• You are too busy pleasing everyone else to work on GIS ROI.
  • You are not being asked for ROI, so you are not doing it.
  • Your budget has been steady, so ROI doesn't seem relevant.
  • Your program may not be as good as other GIS programs, so you don't want to find out by measuring it.
  • ROI studies consume too much time and are just for big projects.
  • You don't do ROI because you are not sure how to do it.

These conclusions may be preventing you from exploring the value of your GIS and its ROI. They may be preventing you from taking a path to something better. Such thoughts frame one's mind-set. In her book entitled Mindset; The New Psychology of Success, Carol Dweck would term those thoughts as examples of a "fixed" mind-set. Persons with a fixed mind-set let judgments, fear, and the abilities they currently possess frame how they interpret situations and opportunities.

This fixed mind-set is the opposite of the "growth" mind-set. The general outlook of persons with a growth mind-set is shaped by a process of continuous learning. Because they are willing to try new things (even if they may fail), they do not accept that what they currently know or what their current situation is defines their future. Further, they believe that through learning—even if it is learning from their mistakes—they can improve their situation so that greater things are within their grasp. Adopting a growth mind-set can really help your GIS program succeed.

How does one define GIS success? Answering this question is one way to begin learning what is applicable and relevant to your situation and organization. A key factor in determining the success of a GIS program is to first appreciate the fact that GIS exists in your organization specifically to help your organization reach its goals or achieve its mission.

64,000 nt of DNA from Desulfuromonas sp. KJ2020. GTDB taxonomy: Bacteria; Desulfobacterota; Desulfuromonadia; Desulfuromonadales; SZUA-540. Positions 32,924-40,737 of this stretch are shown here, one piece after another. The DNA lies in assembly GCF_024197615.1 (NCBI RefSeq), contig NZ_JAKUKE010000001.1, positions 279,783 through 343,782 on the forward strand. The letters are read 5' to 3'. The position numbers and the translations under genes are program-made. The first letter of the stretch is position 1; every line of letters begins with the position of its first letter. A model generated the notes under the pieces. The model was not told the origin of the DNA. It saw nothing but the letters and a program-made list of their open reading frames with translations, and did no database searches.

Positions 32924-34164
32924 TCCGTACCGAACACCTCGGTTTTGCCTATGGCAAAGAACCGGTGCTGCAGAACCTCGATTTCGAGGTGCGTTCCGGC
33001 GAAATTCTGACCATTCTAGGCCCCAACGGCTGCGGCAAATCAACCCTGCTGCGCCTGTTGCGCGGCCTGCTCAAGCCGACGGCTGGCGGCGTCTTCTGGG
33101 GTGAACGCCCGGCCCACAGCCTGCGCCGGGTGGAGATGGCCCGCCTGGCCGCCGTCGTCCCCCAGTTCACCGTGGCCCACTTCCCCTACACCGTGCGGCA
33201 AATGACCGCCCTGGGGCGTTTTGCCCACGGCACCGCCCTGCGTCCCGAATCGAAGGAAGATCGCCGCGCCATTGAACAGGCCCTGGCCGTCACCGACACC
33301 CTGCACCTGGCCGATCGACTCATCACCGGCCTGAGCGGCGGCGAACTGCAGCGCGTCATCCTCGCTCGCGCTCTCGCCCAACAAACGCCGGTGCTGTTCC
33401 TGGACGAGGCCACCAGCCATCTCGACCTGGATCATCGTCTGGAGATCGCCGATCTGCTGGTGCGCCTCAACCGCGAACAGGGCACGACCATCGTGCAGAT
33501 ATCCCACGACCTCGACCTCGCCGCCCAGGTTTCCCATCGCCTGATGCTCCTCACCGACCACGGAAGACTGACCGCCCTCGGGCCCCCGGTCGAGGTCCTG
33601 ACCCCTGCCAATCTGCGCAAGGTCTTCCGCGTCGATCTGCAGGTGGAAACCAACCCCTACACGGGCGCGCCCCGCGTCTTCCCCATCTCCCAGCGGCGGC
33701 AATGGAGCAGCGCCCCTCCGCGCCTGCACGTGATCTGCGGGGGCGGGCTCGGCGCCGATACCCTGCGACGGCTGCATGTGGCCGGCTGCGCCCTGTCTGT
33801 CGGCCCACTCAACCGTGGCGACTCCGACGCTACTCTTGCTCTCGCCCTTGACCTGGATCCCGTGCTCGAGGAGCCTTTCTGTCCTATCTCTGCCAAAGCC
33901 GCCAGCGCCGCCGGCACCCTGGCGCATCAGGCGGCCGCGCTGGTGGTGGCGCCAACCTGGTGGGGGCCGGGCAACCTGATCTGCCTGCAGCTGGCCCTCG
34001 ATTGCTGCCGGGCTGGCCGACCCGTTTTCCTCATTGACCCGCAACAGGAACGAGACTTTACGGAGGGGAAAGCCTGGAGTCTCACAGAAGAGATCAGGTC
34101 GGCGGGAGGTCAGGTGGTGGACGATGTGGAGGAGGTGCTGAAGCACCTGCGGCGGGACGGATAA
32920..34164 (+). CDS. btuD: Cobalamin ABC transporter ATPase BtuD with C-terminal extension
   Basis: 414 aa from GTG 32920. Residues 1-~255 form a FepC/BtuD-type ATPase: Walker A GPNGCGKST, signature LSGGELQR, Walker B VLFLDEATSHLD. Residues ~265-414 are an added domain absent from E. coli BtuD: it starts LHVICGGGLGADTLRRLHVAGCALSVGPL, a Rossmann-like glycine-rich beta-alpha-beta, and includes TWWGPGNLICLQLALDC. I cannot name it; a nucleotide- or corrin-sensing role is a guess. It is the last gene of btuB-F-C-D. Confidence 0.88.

GIS is a business support system. It does not solely exist for the purpose of creating a digital representation of the world. With this in mind, the next logical question is, "What difference does your GIS make in reaching organizational goals?"

To answer this question, you will need to immerse yourself in the business functions of your organization, many of which may be subjects with which you are not familiar. This is where having a growth mind-set will benefit your GIS program. The more institutional knowledge of the business and information challenges and opportunities you acquire, the more clarity you will have about the potential difference GIS can make and its relevance to your organization.

Running a GIS program is already a challenging, time-consuming task, so is it any wonder that becoming intimately familiar with numerous organizational business units is not a top priority for you? But if you accept this premise, you have a fixed mind-set.

Can you begin to see that the more integrated your GIS is with business functions, the more relevant GIS will be and the greater its and your value will be to the organization? Think business-centric solutions and not map-centric solutions.

If you never leave your GIS cubicle, you'll have difficulty establishing the relevance of your GIS program to your employers. A GIS manager's time is in high demand. However, the time you dedicate to organizational learning, as well as measuring and communicating GIS results, will get you precious resources and your leadership's attention and appreciation.

Cultivating a growth mind-set that is focused on ROI will crystalize your understanding of where and how GIS can make the biggest impact and—in the process—get your organization closer to achieving its mission and goals. Isn't that the real measure of GIS success?